The law states that the only persons allowed to diagnose, provide any treatment or carry out any therapy on an animal is a vet or the animal's owner. However, those wishing to treat animals do need to have a separate animal therapy qualification except if they are qualified in Reiki or Spiritual Healing. If they have been taught animal therapy within their human qualification, that is also acceptable.
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Can you advise me on which Complementary Medicine to take?

Without undertaking a detailed consultation it is impossible to give advice. The choice is personal and only you can consider what approach will be best for you. Please search for a qualified practitioner using our Search facility.
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Where can I find more information regarding different types of Complementary Medicine?

The internet is a vast resource of information where you should be able to find more information. Alternatively, you could try your local library.
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I'm pregnant and considering one or more treatments. Is it safe for me? What can you recommend?

Your midwife/consultant are responsible for your healthcare while you are pregnant and should be consulted fully on all such matters. Some midwives and consultants are aware of complementary treatments and may know of local practitioners who specialise in pregnancy. Otherwise, with their agreement, you can contact a professional body such as BRCP who can refer you to a competent Practitioner. Most Practitioners will not recommend treatment during the first trimester.
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What is the difference between Statutory Regulation and Voluntary Self Regulation?

Statutory Regulation means that there has been an Act of Parliament, which controls the regulation and safeguards the name of the practice. All relevant practitioners who wish to practice have to join the register of the Council dealing with that practice. It is a criminal offence to practice without registering. Two practices are already statutorily regulated - Osteopathy and Chiropractic.
Voluntary self regulation is where a voluntary regulatory body is formed. It should be conducted in the same way as statutory bodies. However, the name of the practice/discipline is not protected, and Practitioners are not required by law to join its council.
There are two voluntary self regulators for complementary therapy in the UK, the Complementary and Natural Healthcare Council. and the General Regulatory Council for Complementary Therapies.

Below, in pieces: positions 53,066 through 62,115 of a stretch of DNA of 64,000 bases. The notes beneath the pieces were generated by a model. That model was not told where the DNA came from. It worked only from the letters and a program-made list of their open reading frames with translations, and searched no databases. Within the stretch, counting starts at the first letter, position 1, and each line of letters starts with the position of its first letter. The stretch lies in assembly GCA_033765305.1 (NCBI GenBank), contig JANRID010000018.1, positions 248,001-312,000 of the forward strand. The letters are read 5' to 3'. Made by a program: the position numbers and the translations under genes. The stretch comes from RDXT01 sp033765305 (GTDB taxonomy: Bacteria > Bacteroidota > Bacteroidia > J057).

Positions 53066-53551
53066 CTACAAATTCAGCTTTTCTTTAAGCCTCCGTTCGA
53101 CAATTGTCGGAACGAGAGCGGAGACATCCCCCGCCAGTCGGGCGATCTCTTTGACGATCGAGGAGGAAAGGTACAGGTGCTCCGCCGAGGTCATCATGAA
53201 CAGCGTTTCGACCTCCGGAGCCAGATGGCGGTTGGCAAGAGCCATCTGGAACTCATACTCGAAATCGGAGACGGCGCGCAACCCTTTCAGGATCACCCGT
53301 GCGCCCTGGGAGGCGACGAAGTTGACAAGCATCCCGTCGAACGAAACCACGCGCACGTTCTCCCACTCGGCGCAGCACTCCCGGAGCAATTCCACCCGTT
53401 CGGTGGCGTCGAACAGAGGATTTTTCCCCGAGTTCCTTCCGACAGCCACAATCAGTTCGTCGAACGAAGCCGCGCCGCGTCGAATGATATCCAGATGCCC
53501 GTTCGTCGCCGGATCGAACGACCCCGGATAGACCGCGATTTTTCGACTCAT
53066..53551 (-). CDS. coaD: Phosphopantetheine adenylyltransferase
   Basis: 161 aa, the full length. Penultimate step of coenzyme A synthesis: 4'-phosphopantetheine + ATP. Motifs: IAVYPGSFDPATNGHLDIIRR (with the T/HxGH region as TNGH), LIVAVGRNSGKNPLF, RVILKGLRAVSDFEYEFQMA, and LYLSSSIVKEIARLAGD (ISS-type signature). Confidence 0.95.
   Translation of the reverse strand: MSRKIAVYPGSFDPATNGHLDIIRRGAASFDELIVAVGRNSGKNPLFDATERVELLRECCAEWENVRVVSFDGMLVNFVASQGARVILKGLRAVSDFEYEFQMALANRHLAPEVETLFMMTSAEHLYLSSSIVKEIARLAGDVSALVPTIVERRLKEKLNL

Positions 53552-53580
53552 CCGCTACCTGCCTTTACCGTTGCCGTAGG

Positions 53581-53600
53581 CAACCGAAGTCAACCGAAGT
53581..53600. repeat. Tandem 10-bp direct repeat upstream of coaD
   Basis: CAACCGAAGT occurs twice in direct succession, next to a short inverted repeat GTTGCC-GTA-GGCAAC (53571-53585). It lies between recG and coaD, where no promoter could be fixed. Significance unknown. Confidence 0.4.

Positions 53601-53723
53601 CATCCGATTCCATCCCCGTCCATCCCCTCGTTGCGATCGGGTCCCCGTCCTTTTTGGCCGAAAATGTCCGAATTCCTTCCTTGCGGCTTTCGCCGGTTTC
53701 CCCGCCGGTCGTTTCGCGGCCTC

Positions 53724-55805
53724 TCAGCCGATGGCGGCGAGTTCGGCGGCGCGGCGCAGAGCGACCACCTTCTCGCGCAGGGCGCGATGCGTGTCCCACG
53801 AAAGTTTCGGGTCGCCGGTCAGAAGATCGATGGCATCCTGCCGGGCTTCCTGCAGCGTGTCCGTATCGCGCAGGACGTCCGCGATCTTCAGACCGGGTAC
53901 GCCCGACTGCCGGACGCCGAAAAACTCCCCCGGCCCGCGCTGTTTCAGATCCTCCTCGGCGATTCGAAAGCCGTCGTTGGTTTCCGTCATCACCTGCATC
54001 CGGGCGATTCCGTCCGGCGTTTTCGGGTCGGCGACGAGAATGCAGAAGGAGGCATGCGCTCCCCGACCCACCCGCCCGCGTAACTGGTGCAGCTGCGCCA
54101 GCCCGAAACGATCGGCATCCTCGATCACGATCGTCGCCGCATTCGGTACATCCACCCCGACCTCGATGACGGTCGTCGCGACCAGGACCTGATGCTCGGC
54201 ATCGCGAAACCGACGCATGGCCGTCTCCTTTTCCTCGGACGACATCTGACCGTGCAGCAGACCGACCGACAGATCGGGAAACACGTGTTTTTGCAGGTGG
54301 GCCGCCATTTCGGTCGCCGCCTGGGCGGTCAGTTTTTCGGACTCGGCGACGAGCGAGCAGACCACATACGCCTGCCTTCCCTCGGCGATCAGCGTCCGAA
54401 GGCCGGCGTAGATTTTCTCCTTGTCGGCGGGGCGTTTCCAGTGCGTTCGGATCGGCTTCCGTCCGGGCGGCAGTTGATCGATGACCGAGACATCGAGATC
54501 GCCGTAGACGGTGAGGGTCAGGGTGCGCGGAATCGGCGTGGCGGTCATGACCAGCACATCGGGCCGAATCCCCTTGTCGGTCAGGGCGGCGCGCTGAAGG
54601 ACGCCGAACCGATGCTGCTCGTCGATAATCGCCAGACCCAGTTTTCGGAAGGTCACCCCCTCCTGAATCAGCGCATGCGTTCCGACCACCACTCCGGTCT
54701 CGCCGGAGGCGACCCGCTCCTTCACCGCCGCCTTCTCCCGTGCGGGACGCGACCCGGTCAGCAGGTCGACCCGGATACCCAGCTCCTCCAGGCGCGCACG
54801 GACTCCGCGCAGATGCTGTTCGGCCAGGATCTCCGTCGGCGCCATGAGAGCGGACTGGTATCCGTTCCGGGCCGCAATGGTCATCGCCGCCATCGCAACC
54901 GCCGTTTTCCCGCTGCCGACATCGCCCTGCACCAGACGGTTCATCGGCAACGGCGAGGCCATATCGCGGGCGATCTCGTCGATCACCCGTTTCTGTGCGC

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Can we have a copy of your Database of Practitioners?

You cannot have a full copy of our database as it is protected by the Data Protection Act. We do not sell practitioner details to third parties.
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Can I complain about the treatment I have received?

If you have received unsatisfactory treatment, it is important that you let the Practitioner/Therapist know that you are unhappy. Hopefully this will resolve the issue.

What you can do if you need to pursue your complaint:-

• If your Practitioner/Therapist is on our BRCP Register then please see our Complaints and Disciplinary Procedure available from the office.
• If your Practitioner/Therapist is not BRCP Registered then identify the Professional body they are registered with and make written contact with them.
• If you are unable to locate the Practitioner/Therapist's professional body then you should seek legal advice.
• If you feel that you need to talk to someone regarding your complaint, please do call us.
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How can I obtain Practitioner insurance?

There are a number of companies that offer insurance cover for professional indemnity, public liability and product liability. The British Register of Complementary Practitioners has an insurance scheme for Members of its Register, which is run by Balens who can be contacted on 01684 580771 (Affinities Department). Acceptance of this scheme requires current membership of the BRCP.
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Is distance learning appropriate for a CAM course?